CREDOS: Strength of love — II

Instead, he opened the door and stepped out cautiously, sliding his feet and feeling ahead with his arms. He stubbornly insisted on doing this alone, and I watched with motherly angst as he walked slowly down the road, stepping in the puddles and slipping on the ice. He stumbled and fell. I watched him mumble, stand up and continue with rocky determination.

Silently, I watched from the deck, tense with anticipation of what I would witness next. Then I heard laughter, who was nobody else but my little daughter Lianna. Two happy voices giggling in the spring melt. The sound of two wanderers exploring their latest dig site in the pasture. Lianna was ahead, steering him around the old softened-up cow pies. I heard her crazy laughter as he stopped in one. I saw Lianna’s arm go up.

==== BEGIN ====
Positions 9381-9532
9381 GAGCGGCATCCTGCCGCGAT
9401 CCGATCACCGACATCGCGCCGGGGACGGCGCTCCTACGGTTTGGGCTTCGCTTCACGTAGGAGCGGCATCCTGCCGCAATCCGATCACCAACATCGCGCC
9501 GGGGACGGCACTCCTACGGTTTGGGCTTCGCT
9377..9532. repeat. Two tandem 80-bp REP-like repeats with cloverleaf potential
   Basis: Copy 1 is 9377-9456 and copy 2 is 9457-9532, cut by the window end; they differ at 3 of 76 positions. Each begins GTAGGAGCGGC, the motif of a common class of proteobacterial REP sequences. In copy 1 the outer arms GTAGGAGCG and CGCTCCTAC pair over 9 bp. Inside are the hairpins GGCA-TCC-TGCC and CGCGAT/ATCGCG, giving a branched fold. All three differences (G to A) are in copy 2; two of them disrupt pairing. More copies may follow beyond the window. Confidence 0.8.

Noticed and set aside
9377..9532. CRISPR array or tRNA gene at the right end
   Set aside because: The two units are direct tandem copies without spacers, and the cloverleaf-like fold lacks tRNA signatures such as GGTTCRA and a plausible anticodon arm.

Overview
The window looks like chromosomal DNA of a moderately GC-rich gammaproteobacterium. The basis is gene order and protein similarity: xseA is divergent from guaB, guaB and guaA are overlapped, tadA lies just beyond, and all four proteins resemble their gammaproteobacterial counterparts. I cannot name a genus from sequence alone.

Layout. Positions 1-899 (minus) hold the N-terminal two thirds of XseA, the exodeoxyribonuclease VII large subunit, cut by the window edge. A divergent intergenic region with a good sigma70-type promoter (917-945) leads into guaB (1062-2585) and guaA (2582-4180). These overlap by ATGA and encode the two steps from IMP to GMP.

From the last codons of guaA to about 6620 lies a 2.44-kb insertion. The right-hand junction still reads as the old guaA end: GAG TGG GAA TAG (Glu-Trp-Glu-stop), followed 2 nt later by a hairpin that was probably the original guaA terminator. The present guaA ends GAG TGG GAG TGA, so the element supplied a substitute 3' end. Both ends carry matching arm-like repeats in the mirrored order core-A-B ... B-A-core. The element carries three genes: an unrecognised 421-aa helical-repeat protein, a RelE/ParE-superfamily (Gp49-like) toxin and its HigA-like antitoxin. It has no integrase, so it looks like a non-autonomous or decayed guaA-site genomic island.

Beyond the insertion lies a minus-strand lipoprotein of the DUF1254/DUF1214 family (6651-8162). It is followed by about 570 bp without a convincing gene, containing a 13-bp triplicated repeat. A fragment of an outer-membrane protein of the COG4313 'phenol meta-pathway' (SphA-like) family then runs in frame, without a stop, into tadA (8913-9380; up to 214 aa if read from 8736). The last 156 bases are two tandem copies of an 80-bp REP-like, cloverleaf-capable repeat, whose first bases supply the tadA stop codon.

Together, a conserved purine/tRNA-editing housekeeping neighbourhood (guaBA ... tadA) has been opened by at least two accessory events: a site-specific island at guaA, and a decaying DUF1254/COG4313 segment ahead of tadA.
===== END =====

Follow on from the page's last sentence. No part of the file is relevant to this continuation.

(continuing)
Carefully, he took her arm and allowed her to guide him through the pasture, stopping frequently to examine the relics found in the melting snow. Then she took his hand and ran with him in a spring frenzy. At the barbed-wire fence she placed her hand gently on his head and pushed down. I could hear her talking. From there, I watched them both come to the tree fort, where she guided him up the steps and in safely.

I cried and went inside the house. Lianna needed no asking. She knew, at six, that rewards come from within, with the simple pleasure of creating joy for others. Preston and Lianna had their bedrooms in the basement. —